2016 Porsche Cayman Driving Impressions

The Porsche flat six engine is a rev-happy sucker that climbs up the range evenly and progressively, and even the base 2.7-liter with 275 horsepower offers performance that exceeds the ordinary.

The electric power steering is light and accurate, taking qualities from the system in the faster 911. It lacks the feedback of the hydraulic unit in the previous generation, but it’s likely the best in this class, and contributes to the Cayman’s superb dynamic poise. The car weighs about 3000 pounds, fairly light for a sports car this size, and the mid-mounted engine results in good balance and weight distribution, keeping the handling nimble and grip good, to aid the acceleration.

The balance and aerodynamics also keep the Cayman stable at extreme speeds, not that you’ll go there or even that we tested it there. But others have, and that’s the point: stability. The base Cayman with unremarkable horsepower can hit 165 miles per hour, the Cayman S will go 175, the GTS 177, and the new lightweight 385-horsepower GT4 can take you to 183 mph. All without worry.

Do they do track days at Daytona? Maybe not, but the GT4 was tested by Porsche at the legendary Nurburgring circuit, where Porsche said it clocked a time of 7:40, matching the lap times of the Ferrari 430 Scuderia, Lamborghini Murcielago and McLaren Mercedes SLR, while being only two seconds slower than the Porsche 911 Turbo. But, while we’re at it, eight seconds slower than the Mustang Ford Shelby GT350R and 20 seconds slower than the Corvette ZR1. (GT4 is shown here at Road Atlanta.)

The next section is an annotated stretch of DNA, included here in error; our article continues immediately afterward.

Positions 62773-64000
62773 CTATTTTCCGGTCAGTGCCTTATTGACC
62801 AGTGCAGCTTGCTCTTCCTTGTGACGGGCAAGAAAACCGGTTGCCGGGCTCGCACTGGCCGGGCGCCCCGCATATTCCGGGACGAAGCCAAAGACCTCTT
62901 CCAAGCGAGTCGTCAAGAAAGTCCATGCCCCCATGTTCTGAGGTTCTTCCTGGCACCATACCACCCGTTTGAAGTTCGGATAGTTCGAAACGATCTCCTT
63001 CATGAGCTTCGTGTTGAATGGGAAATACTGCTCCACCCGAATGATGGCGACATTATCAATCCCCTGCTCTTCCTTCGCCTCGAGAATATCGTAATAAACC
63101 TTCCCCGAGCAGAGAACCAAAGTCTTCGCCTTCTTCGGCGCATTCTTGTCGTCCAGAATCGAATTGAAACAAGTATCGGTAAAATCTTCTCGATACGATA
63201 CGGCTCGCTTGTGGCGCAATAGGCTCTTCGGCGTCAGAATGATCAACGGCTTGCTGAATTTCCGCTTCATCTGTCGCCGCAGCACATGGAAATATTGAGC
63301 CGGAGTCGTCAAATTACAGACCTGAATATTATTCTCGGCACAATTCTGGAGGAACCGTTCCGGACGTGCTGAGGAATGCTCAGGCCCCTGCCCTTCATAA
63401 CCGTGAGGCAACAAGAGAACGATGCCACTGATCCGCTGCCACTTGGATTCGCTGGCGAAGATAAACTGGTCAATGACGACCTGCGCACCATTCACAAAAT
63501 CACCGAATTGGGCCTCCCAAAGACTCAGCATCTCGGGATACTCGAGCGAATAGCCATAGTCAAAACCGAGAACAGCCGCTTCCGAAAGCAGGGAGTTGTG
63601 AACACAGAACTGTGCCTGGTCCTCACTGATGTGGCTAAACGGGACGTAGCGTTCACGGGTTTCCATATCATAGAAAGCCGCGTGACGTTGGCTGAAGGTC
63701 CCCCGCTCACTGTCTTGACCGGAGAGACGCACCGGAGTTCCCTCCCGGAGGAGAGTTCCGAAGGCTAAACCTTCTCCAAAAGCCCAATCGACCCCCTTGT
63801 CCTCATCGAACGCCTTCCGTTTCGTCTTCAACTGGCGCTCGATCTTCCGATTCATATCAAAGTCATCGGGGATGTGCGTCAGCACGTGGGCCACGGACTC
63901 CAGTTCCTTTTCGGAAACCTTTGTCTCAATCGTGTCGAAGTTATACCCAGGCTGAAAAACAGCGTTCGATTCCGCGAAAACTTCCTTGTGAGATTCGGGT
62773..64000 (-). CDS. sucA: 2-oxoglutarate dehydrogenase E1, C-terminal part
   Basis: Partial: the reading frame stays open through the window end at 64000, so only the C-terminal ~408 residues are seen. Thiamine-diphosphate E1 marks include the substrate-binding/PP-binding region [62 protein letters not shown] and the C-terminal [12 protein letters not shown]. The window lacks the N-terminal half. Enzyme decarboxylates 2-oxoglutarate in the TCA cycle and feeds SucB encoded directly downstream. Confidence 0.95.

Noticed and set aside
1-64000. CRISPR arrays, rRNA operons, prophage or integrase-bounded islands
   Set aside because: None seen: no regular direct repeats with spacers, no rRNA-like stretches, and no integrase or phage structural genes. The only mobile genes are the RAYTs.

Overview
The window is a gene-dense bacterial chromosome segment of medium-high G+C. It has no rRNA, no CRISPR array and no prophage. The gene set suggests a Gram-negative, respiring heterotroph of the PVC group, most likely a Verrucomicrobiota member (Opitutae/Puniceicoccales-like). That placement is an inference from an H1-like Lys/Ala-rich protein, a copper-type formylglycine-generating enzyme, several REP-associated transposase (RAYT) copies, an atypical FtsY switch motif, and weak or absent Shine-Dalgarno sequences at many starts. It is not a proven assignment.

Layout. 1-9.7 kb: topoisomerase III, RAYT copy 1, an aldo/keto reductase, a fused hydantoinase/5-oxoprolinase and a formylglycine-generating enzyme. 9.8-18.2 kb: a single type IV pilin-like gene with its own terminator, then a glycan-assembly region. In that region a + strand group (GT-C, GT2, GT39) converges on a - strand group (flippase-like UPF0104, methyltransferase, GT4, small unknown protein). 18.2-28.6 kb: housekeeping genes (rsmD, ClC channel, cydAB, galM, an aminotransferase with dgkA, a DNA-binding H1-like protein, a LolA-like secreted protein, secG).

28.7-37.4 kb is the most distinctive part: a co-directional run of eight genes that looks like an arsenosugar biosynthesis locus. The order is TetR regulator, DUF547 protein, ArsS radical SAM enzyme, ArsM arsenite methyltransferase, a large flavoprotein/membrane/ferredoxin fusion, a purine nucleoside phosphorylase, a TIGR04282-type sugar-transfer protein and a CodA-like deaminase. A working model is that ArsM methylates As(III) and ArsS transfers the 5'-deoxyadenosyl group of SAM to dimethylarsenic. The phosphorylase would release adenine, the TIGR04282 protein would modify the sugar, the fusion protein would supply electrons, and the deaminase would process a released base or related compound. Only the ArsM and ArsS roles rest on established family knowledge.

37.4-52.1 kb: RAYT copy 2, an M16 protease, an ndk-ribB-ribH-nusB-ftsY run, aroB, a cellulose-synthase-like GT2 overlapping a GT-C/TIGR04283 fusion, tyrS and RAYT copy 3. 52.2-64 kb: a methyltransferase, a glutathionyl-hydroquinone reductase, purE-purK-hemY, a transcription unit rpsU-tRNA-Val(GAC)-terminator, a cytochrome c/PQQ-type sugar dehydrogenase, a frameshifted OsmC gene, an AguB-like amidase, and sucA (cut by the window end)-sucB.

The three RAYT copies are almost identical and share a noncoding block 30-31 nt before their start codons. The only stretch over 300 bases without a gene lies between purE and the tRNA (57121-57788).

In addition to having less weight and more horsepower, the GT4 is about 1.2 inches lower than the other Caymans, and has a couple aero tweaks and a big rear wing to create more downforce aiding that stability at 183 mph. There are also more cooling inlets in the nose, and special mounts in the six-speed manual gearbox to reduce vibration.

The GT4 only comes with the manual transmission, but the other models offer the seven-speed twin clutch. On top of that option there’s the Sport Chrono option, which adds the transmission mounts, more aggressive electronic programming, and launch control to eliminate wheelspin from a standing start, which explains why the zero-to-sixty times we quoted are faster with the PDK/Sport Chrono. Burnouts are showy but slow.

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